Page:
Rant end

I've read of many different ways to break in an engine. I've been given instructions for other ways when installing a rebuilt engine (which I've ignored). I do spend a relatively large amount of time breaking in an engine. With the exception of the one, I've never had a problem I still attribute that problem to my ongoing physical and mental problems. I've only rebuilt two for work many years ago because it is cheaper for a shop to get a rebuilt engine and install it, than to rebuild it themselves. Most I've rebuilt were mine, or friends. I still own a few that I've rebuilt, with the most recent being my Wife's duramax. Just passed 2,000 miles and working perfectly. I did an in frame overhaul on my dump truck (7.2L cat) last summer, then hauled 500 yards of gravel to my place with it with no problems. My point is that I've heard of many different ways, in instructions or on the internet. But my adapted way is the closest to the way I was taught, and hasn't failed me yet. No engine that I've rebuilt burns oil or has low compression and I still know the person who has that first ATV that I rebuilt 25 years ago in high school.
 

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Discussion Starter · #10 ·
Appreciate that. The real world experience helps much.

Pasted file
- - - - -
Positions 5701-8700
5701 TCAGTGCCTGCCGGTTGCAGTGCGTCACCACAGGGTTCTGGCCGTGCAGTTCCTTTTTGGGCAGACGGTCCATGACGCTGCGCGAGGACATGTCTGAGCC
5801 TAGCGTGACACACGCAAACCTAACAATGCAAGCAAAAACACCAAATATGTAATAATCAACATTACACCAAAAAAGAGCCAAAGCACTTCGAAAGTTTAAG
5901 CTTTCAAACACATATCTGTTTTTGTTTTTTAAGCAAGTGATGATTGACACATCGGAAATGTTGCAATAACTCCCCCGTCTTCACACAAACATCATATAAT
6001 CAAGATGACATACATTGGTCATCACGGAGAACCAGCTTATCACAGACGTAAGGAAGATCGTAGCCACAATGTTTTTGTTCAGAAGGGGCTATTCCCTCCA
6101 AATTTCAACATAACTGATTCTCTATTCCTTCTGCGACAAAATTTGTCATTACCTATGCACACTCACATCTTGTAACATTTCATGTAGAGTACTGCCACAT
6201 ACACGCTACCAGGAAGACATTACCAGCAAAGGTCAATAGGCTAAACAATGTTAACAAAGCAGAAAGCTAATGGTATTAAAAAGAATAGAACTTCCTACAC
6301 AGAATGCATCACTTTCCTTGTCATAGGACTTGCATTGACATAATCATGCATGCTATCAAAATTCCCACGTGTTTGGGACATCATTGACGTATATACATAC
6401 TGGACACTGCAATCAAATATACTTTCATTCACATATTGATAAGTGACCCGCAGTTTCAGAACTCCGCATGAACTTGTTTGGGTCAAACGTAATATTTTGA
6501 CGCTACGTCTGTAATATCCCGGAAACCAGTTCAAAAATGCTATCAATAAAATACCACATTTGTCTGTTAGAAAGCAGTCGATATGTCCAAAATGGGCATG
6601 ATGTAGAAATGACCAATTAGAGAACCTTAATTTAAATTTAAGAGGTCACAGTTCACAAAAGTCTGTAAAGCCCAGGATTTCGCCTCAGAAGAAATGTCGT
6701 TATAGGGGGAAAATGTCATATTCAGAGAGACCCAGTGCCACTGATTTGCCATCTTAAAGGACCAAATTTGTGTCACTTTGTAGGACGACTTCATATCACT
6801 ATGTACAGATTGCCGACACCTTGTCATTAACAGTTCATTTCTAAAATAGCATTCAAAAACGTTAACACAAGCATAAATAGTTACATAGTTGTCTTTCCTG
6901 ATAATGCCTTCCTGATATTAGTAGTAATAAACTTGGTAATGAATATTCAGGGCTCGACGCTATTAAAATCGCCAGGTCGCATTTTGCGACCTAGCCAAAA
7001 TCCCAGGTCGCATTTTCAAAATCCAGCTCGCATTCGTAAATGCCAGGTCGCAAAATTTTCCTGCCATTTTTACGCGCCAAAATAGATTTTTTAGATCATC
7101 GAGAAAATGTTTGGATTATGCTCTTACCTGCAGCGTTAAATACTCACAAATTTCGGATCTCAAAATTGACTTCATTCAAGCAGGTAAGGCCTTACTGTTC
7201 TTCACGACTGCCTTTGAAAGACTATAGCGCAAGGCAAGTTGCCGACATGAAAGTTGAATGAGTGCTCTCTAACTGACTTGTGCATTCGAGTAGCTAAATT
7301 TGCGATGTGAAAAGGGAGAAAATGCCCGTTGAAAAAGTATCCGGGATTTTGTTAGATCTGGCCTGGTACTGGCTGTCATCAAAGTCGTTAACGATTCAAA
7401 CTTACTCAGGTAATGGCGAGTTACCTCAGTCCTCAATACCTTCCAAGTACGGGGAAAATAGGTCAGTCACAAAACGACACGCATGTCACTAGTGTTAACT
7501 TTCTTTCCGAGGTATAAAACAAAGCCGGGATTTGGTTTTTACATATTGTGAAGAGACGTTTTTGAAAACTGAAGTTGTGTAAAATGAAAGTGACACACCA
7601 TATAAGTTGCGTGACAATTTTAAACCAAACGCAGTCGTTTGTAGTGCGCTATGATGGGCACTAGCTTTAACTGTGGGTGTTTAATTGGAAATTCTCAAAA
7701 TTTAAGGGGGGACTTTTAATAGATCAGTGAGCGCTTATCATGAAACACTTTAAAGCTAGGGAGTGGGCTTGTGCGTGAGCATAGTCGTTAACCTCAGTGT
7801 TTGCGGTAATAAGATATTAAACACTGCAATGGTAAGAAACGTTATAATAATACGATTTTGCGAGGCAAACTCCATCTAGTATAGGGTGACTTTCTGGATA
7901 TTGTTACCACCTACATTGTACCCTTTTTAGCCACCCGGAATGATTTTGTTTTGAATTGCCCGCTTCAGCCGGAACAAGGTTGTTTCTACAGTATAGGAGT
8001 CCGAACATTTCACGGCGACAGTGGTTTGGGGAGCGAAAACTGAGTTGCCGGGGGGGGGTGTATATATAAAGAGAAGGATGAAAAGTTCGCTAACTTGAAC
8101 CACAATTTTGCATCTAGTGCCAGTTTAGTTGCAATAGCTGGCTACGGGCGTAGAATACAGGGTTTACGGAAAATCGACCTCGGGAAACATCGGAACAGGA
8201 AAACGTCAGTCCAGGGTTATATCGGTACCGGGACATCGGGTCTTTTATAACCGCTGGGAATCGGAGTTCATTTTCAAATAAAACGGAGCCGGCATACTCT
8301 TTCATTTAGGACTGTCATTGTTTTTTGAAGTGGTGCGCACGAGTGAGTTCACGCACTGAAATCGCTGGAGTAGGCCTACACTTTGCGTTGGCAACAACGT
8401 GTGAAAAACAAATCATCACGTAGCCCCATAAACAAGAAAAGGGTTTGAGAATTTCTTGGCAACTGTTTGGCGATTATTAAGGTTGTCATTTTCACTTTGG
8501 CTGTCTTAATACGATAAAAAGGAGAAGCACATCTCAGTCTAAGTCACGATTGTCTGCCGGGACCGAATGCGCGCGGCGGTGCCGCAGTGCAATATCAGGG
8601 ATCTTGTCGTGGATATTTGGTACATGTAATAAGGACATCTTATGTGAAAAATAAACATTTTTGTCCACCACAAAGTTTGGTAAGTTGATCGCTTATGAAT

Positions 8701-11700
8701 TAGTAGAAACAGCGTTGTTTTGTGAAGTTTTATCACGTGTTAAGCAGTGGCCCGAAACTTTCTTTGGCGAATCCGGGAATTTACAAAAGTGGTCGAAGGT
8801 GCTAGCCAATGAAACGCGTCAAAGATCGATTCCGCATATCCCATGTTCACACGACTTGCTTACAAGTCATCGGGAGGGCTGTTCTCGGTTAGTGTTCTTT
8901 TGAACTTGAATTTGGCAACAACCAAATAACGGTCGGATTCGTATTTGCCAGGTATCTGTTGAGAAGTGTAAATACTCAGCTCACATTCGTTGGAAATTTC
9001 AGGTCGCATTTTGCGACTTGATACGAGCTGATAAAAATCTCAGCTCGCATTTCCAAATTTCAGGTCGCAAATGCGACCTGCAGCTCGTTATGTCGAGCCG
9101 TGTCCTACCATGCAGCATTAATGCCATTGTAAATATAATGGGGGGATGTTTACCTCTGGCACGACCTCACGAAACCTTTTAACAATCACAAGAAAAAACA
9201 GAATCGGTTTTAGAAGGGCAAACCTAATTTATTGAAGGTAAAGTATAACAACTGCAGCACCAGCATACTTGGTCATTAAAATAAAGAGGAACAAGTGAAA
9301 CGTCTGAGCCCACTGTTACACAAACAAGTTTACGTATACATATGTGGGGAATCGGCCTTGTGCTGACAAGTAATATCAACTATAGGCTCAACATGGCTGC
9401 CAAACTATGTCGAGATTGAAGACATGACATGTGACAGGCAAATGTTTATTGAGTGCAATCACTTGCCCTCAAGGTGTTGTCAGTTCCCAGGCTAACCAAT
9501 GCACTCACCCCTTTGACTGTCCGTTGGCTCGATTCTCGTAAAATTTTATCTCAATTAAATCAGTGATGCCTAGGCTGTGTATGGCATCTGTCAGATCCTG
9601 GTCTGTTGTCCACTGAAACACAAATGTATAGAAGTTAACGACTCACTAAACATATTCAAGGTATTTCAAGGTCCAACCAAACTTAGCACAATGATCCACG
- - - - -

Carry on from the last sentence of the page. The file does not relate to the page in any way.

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Partly could be contributed to the idle time before actually using it. When I put my engine together and got it in the truck (no overbore, original 266k mile pistons with new rings and honed walls) it ran for maybe five minutes before I took it out and drove it. And I put some boost to it right away too. My friends at Fleece said run it and get the cylinder pressures up to help seat the rings. I drove it about 60miles total, then hooked to a sled and it seems to be fine after 28k miles Maybe a slight oil smoke on a cold start, but its hard to tell if its oil or just fuel smoke, doesn't really smell like oil

Have you had the cylinder pressures up yet, with high boost or heavy throttle input? After 1k miles I would assume so, but if you haven't- load it with a heavy trailer and run it hard and see if that helps seal it
 

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Discussion Starter · #12 ·
I have towed 12k with it a couple times now, and about 25k for a short distance. As well as a lot of holding it on the floor up long hills.
I did learn about cylinder pressure and how it forces the rings against the cylinder walls harder, to help with seating. I think I've done pretty well at that.
 

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Well, if you've done that and it still has blow-by then about the only thing left is to pull it back out and tear it down again. Maybe a ring broke? Have you done a compression check to see if its one cylinder? Balance rates give any indication of one cylinder being out of balance with the rest?
 

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Discussion Starter · #14 ·
Balance rates show no indication to speak of, my spread is +1.25 to - 1 in park, +.90 to -1.25 in gear.
I haven't had time to check compression yet, but it has started to almost feel like it's missing at idle, so I am suspicious of just one piston.